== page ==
By RENALDO DORSETT
Once he opted out of the NBA Draft Combine process, it was evident the private workouts would gain a greater level of importance for Buddy Hield and his draft stock.
Hield underwent his workout of the process and scouts are already raving at the potential of the former Oklahoma Sooners guard.
Following his first workout in Anaheim, California, on Tuesday, ESPN Insider Chad Ford said Buddy’s efficiency of his greatest skill was well on display – his shooting.
“Hield certainly looked the part as a shooter. He rarely missed shots, regardless of where he was on the floor. When the NBA 3-point line became boring (a line that is typically intimidating for college shooters, regardless of their skill), he was comfortable stepping back another five feet and hitting 20-of-25 from “Curry range” in one drill.
And Hield did it with all the confidence that he showed at Oklahoma last season. He believes he can be special - great shooters need that level of confidence,” he said. “His confidence and quick release make him arguably the best shooter in this draft. In a league desperate for shooters, that only makes him a more attractive lottery pick.”
Hield told anyone willing to listen that he returned to the Sooners for his senior season in an effort to improve his ballhandling, ability to finish at the rim and defensive skillset. “Both efforts are coming along nicely. Hield looked terrific in a number of ball-handling drills, and while I didn’t get to see him play defence (he was in a one-on-none workout), he seemed confident he was going to address his defensive deficiencies in the NBA,” Ford said.
Hield, expected to be one of the top selections in the June 23 Draft, completed his star-studded senior season for the Oklahoma Sooners with a litany of awards, including the John R Wooden, Naismith and Oscar Robertson Player of the Year trophies.
He was also named to the National Association of Basketball Coaches first-team, a first-team All-American by the United States Basketball Writers Association (USBWA), Sports Illustrated and USA Today. His list of honours thus far on the year also includes the Sporting News Player of the Year, USBWA District VI Player of the Year, CBS Sports Player of the Year, Big 12 Player of the Year and the All-Big 12 first-team.
He expressed confidence that his defence will not be a liability once he gets to the next level.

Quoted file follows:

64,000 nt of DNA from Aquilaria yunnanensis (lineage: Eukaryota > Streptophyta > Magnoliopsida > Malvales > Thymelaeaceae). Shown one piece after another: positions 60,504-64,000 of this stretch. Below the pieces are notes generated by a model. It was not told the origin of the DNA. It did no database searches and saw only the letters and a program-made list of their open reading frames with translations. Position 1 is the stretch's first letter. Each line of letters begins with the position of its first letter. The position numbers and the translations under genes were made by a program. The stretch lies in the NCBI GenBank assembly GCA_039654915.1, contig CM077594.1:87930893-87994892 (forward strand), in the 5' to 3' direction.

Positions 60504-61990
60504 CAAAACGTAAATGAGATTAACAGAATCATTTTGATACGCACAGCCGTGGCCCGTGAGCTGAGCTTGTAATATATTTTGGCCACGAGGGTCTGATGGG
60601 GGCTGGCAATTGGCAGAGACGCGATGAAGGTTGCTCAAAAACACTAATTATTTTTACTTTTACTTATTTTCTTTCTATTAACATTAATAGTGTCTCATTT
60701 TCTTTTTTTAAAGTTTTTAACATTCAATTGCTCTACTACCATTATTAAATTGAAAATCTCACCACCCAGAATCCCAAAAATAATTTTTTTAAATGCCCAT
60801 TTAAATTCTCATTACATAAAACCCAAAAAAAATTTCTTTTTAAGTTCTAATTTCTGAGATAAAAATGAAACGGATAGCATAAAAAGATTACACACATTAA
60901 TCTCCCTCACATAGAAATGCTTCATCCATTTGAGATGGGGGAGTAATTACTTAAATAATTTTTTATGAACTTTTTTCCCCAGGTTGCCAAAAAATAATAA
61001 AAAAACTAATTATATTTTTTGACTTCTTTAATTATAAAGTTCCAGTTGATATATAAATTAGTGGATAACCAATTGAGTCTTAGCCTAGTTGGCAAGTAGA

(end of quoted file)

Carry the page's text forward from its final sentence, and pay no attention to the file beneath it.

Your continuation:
“My freshman year I was a good defender. My sophomore, junior and senior year I turned into a scorer. I took a step back the last three years. But if you want something you go and get it. I know in the NBA there will be a lot of 2-guards coming at me. I know I have to stop them to stay on the court. Defence comes from your heart inside. I have a lot of heart.” Hield said. “I’m not going to let anyone take advantage of me. That’s how it’s always been for me growing up. So I’m going to do what I have to do when I get there and I don’t think defence will be a problem for me.”
While the majority of the invited players attended, several top prospects - including Hield, Louisiana State University’s Ben Simmons, Gonzaga’s Domas Sabonis and Washington’s Dejounte Murray - opted not to participate.
Top overall pick of 2015, Karl-Anthony Towns, also opted out of the combine.
Hield is projected by virtually every reputed mock draft or scouting service to be taken in the lottery. NBAdraft.net projects him to go fourth overall, ESPN.com projects him as the sixth overall selection while DraftExpress suggests he will go seventh.
Hield, a six foot, 4-inch, 207-pound shooting guard, is projected to have a likely destination of teams looking for shooting and backcourt help - the Boston Celtics, Minnesota Timberwolves, New Orleans Pelicans, Denver Nuggets or Sacramento Kings.
Hield averaged 25 points per game, shot 50 per cent from the field and 45 per cent from three-point range. He also made four three-point field goals per game and shot 88 per cent from the free throw line.
The Celtics, who have the greatest probability of landing the highest pick between the group, shot just 34 per cent from three-point range as a team during the regular season. They also made 8.7 three-point field goals per game. Avery Bradley was the team’s top three-point shooter among players that qualified at 36 per cent.
The Pelicans could also benefit from Hield’s shooting with Eric Gordon and backup point guard Norris Cole as unrestricted free agents. Gordon led the Pelicans in three-point makes per game while shooting 38 per cent from long range.
The Kings continue to search for a consistent answer at the shooting guard spot after 2013 lottery pick Ben McLemore scored just 7.8 points per game and shot 36 per cent from three pointers.
Hield made a record 147 three-pointers last season at Oklahoma in 37 games while the Kings leading three-point shooter, Omri Casspi, made 112 in 69 games.
The NBA Draft is scheduled to take place in Brooklyn, New York, on June 23.
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